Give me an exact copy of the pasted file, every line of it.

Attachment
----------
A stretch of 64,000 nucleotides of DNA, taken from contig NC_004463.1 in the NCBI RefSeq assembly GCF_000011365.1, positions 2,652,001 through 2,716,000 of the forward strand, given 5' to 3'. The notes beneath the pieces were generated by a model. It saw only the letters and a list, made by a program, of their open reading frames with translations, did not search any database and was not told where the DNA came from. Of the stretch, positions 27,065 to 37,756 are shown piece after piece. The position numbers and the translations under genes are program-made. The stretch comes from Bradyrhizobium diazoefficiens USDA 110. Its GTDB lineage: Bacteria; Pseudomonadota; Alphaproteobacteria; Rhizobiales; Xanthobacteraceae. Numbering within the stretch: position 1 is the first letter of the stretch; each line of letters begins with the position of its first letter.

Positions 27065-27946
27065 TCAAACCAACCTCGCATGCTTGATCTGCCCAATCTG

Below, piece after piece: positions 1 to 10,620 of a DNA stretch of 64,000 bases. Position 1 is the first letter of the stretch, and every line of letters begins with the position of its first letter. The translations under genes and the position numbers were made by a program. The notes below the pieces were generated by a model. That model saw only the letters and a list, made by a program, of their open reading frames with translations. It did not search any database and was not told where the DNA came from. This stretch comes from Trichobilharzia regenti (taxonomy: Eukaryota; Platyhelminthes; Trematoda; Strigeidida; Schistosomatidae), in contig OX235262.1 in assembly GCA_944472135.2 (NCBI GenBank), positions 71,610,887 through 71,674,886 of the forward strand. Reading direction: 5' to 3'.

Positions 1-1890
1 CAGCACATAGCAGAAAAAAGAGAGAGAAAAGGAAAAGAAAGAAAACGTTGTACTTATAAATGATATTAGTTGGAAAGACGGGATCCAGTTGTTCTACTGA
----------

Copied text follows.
A stretch of 64,000 nucleotides of DNA, taken from contig NC_004463.1 in the NCBI RefSeq assembly GCF_000011365.1, positions 2,652,001 through 2,716,000 of the forward strand, given 5' to 3'. The notes beneath the pieces were generated by a model. It saw only the letters and a list, made by a program, of their open reading frames with translations, did not search any database and was not told where the DNA came from. Of the stretch, positions 27,065 to 37,756 are shown piece after piece. The position numbers and the translations under genes are program-made. The stretch comes from Bradyrhizobium diazoefficiens USDA 110. Its GTDB lineage: Bacteria; Pseudomonadota; Alphaproteobacteria; Rhizobiales; Xanthobacteraceae. Numbering within the stretch: position 1 is the first letter of the stretch; each line of letters begins with the position of its first letter.

Positions 27065-27946
27065 TCAAACCAACCTCGCATGCTTGATCTGCCCAATCTG

Below, piece after piece: positions 1 to 10,620 of a DNA stretch of 64,000 bases. Position 1 is the first letter of the stretch, and every line of letters begins with the position of its first letter. The translations under genes and the position numbers were made by a program. The notes below the pieces were generated by a model. That model saw only the letters and a list, made by a program, of their open reading frames with translations. It did not search any database and was not told where the DNA came from. This stretch comes from Trichobilharzia regenti (taxonomy: Eukaryota; Platyhelminthes; Trematoda; Strigeidida; Schistosomatidae), in contig OX235262.1 in assembly GCA_944472135.2 (NCBI GenBank), positions 71,610,887 through 71,674,886 of the forward strand. Reading direction: 5' to 3'.

Positions 1-1890
1 CAGCACATAGCAGAAAAAAGAGAGAGAAAAGGAAAAGAAAGAAAACGTTGTACTTATAAATGATATTAGTTGGAAAGACGGGATCCAGTTGTTCTACTGA